Dr. Gary Small, M.D., is a professor of psychiatry and aging and director of the UCLA Longevity Center at the Semel Institute for Neuroscience and Human Behavior. Dr. Small, one the nations top brain health experts, frequently appears on The Today Show, Good Morning America, and The Dr. Oz Show. He is co-author with his wife Gigi Vorgan of many popular books, including The New York Times best-seller, The Memory Bible, and The Alzheimer’s Prevention Program. He is author of The Mind Health Report newsletter.

Dr. Gary Small, M.D.

Tags: Alzheimer's/Dementia | alzheimers | dementia | brain | treatment | causes

What's the Difference Between Alzheimer's and Dementia?

Tuesday, 03 Dec 2013 01:58 PM

My friend was relieved that her mother was diagnosed with dementia instead of Alzheimer’s disease. What really is the difference between the two diagnoses?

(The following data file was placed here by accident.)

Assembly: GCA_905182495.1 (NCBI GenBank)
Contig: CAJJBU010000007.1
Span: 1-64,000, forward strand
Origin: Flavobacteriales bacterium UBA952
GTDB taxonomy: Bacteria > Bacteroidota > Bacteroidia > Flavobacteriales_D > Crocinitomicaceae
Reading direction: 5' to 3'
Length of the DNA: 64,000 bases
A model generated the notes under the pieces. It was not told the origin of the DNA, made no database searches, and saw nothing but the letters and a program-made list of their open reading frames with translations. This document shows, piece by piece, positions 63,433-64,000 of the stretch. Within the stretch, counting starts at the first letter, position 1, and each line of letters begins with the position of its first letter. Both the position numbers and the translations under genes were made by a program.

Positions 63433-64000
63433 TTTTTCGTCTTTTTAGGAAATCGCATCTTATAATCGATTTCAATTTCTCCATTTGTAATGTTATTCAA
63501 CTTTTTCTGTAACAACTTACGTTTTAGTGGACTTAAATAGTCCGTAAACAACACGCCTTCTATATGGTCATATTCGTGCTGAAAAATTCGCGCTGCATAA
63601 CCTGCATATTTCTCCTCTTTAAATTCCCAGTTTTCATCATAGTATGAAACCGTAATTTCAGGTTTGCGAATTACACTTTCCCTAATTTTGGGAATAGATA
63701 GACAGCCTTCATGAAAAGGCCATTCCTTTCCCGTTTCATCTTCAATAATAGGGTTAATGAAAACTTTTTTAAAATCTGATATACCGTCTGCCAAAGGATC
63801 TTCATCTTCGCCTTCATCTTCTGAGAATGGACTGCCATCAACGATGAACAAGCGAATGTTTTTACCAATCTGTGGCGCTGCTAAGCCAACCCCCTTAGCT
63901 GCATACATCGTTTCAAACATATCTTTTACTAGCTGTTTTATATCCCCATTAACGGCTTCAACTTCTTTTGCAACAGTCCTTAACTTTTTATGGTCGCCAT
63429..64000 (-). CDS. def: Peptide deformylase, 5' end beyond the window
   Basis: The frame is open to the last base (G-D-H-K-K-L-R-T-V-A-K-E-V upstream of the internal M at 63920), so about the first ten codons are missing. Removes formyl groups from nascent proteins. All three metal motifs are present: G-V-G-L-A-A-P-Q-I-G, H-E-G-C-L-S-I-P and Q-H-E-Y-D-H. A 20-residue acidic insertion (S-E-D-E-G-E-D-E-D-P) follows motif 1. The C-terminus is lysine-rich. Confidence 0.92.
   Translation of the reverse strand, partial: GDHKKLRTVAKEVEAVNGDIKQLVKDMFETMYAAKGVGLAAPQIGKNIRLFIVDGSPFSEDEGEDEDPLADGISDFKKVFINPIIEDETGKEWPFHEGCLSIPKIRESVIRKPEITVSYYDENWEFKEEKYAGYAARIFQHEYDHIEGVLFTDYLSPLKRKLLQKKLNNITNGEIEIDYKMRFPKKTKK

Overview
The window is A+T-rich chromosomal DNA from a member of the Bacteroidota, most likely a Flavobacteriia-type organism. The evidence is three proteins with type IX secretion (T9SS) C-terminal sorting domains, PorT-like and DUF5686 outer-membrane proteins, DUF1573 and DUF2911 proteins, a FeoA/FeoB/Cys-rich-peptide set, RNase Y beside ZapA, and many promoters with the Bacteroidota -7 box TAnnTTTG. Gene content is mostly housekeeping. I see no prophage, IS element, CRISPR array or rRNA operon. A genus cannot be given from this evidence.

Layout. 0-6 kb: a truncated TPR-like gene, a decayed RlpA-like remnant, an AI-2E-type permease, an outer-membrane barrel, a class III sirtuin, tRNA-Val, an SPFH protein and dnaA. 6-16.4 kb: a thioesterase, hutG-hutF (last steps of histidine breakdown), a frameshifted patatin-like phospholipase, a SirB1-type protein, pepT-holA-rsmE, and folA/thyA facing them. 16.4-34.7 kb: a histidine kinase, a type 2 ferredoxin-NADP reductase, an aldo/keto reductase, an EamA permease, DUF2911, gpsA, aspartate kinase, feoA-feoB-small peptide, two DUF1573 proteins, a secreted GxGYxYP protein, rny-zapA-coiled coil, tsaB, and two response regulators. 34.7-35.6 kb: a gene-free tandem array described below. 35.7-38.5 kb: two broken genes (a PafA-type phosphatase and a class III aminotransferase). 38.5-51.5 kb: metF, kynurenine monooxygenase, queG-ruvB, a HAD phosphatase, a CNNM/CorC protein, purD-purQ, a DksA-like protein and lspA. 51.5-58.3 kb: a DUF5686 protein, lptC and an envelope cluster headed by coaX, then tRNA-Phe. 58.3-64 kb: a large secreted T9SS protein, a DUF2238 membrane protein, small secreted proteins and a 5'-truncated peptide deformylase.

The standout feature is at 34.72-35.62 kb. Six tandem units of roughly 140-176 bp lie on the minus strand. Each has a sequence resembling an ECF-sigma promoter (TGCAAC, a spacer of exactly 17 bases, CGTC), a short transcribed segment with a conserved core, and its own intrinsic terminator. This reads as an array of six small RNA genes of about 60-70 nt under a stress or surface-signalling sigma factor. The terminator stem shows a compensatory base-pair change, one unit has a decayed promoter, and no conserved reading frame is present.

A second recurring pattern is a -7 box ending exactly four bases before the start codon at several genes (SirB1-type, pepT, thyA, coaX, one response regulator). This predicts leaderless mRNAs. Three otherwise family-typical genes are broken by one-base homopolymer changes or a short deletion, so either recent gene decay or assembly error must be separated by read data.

Dementia is defined as a loss of memory and other mental abilities (e.g., language skills) to the point that it interferes with an individual’s ability to live independently. Alzheimer’s disease is the most common cause of dementia and is gradual in onset and progression. 
At autopsy, patients with Alzheimer’s disease have high concentrations of amyloid plaques and what are called “tau tangles” (masses of tau protein) in their brains. These tiny abnormal protein deposits tend to collect in regions that control memory, reasoning, and attention. 
Many conditions can lead to dementia. Some are chronic and progressive and have no cure, like frontotemporal or Lewy body dementia or small strokes in the brain. These conditions can be detected by your doctor, who can then better manage the symptoms. 
On occasion, a physician will find a reversible cause of dementia, such as a thyroid imbalance, drug side effects, or even depression. That’s why it’s important to see your doctor if memory challenges seem to be interfering with everyday life. 
However, most cases of dementia are not reversible. Drugs are available to temporarily treat the symptoms of Alzheimer’s dementia, and the sooner patients get started, the better the outcome.

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